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Analysis of Waveform Data using Digital Signal Processing

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Hi guys,

I am stuck for this part on the signal analysis. I have gotten the z-axis data for the accelerometer and it is shown on the screenshot that I attached. How do I transform the data acquired properly by using Fast Fourier Transform to analyze the signal?

 

The given VI now I used a FFT pt by pt analysis but is not working properly whenever I inject vibrations for the accelerometer, the amplitude remains constant at 100 the signature does not change. Could advise accordingly for this?

 

Thank you. 

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Message 1 of 10
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First: If you want to do meaningfull signal processing on acceleration signals you should use SI units 🙂

G?, g and even g_n or g_local are no SI units ...

If you get yor signals via serial and want to apply a FFT: Samplerate is known and constant?

(MEMS often use internal oscillators and are quite temperature sensitive 😉 )

Sorry, still stick to an older version of LV ... no chance to look into your code

try to collect the samples in an array, apply a FFT and compare it to the pt by pt ...

 

Greetings from Germany
Henrik

LV since v3.1

“ground” is a convenient fantasy

'˙˙˙˙uıɐƃɐ lɐıp puɐ °06 ǝuoɥd ɹnoʎ uɹnʇ ǝsɐǝld 'ʎɹɐuıƃɐɯı sı pǝlɐıp ǝʌɐɥ noʎ ɹǝqɯnu ǝɥʇ'


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Hi Henrik,

the units is in acceleration g=9.81 m/s. The signals are via serial modbus rs485 RTUand the sample rate is a fixed frequency. 

Could you let me know your version of the LabVIEW, I will reupload it according to yours? Also, I uploaded the datasheet of the accelerometer that I am using.

 

Thanks.

 

Cyongjed.

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To do an FFT (Fast Fourier Transform), you need (a) data sampled at equally-spaced times (the frequency of sampling and the number of data points sampled determine the number of discrete frequencies and the lowest frequency in the spectrum, from which you can deduce the highest frequency), and (b) for the FFT to be "fast", the number of points needs to factor nicely, which is why the optimum N is a power of 2.

 

One generally acquires, say, 1024 points at a time, then hands those points off to an FFT which returns a representation of the spectrum of the data (you can plot this in various ways).  The next 1024 points will (probably) give you a slightly different spectrum, due to noise and possible changes in the underlying signal.  Except in certain specific cases (like getting a "voice print"), re-doing the spectrum as each point comes in rarely makes sense.

 

I recommend re-designing your code, possibly using a Producer/Consumer Design, into an "Acquire N (ideally 2^n) Data Points" (Producer) and "Do an N-point FFT and display results" (Consumer).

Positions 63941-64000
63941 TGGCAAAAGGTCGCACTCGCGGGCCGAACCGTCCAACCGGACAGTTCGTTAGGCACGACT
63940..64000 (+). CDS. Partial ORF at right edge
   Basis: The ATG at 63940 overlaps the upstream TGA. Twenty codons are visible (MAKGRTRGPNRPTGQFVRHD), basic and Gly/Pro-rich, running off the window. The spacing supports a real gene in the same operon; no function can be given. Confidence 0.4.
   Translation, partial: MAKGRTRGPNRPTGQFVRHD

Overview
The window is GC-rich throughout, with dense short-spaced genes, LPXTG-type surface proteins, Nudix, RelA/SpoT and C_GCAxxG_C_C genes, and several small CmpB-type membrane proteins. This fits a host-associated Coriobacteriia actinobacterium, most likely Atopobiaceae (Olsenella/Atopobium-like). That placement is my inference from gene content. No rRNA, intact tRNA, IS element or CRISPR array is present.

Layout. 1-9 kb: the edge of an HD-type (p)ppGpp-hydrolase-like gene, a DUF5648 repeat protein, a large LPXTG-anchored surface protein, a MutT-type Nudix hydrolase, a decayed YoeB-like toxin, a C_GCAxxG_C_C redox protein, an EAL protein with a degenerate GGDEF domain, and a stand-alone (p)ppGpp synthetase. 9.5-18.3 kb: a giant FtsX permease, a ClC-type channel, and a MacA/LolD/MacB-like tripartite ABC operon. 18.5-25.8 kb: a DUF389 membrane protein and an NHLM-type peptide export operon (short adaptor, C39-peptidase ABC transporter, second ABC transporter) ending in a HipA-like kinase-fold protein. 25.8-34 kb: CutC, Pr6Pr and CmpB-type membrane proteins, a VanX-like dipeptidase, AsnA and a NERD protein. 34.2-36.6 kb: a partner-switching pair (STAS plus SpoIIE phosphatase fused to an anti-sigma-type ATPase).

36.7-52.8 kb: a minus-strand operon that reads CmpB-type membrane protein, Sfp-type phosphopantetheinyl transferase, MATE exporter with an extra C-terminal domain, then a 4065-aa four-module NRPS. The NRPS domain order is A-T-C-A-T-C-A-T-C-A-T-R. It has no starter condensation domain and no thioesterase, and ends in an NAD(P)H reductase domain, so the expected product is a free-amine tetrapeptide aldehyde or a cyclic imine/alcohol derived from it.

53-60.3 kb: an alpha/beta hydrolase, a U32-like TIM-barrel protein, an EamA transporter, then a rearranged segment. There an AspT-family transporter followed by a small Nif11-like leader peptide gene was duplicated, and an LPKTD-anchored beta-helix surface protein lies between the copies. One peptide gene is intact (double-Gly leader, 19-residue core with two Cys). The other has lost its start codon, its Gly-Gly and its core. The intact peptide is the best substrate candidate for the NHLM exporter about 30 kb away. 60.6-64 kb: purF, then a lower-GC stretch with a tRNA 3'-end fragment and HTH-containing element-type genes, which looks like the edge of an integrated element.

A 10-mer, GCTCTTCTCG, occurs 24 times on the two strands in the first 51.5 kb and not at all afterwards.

Bob Schor

 

Bob Schor 

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Hi Bob, thanks for the advice given, but I have some queries for you here. So if I wanna use the FFT pt by pt given my sampling frequency is 20 Hz, the sample length I used would be 1024 in this case? I am quite confused by this. I have attached a screenshot here, where the FFT is done using pt by pt. However, when I turn up the vibrations level of the testing unit, the recorded spectrum before 512 instead moves to the left instead of the right which shouldn't be the case. Am I doing my VI wrongly for this FFT Pt by pt? 

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Hi Henrik,

sorry for the late reply, I uploaded a new version of the LV2012 for the VI in a new message I posted, the sampling rate is known and constant at 20Hz, so for your suggestion I build a for loop as attached in the screenshot?

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OK, you attached your VI (thanks), and I think I know a bit more about what you are doing, though I'm not sure I understand what you are trying to do.  I also think, based on your questions and comments, that you don't quite understand signals, sampling, and frequency analysis.

 

Here's what I'm "guessing" from the code you posted --

  • You have an instrument that can acquire data from an accelerometer.
  • You have a tri-axial accelerometer.
  • You get data using a Modbus Protocol.
  • You mention a sampling frequency of 20 Hz, yet your VI shows a Frequency chart/graph going up to 500 Hz.

I have no experience with this Protocol.  However, I do know about Signals and Sampling.  I'm worried that there's too much that either you or I don't understand about what you are doing.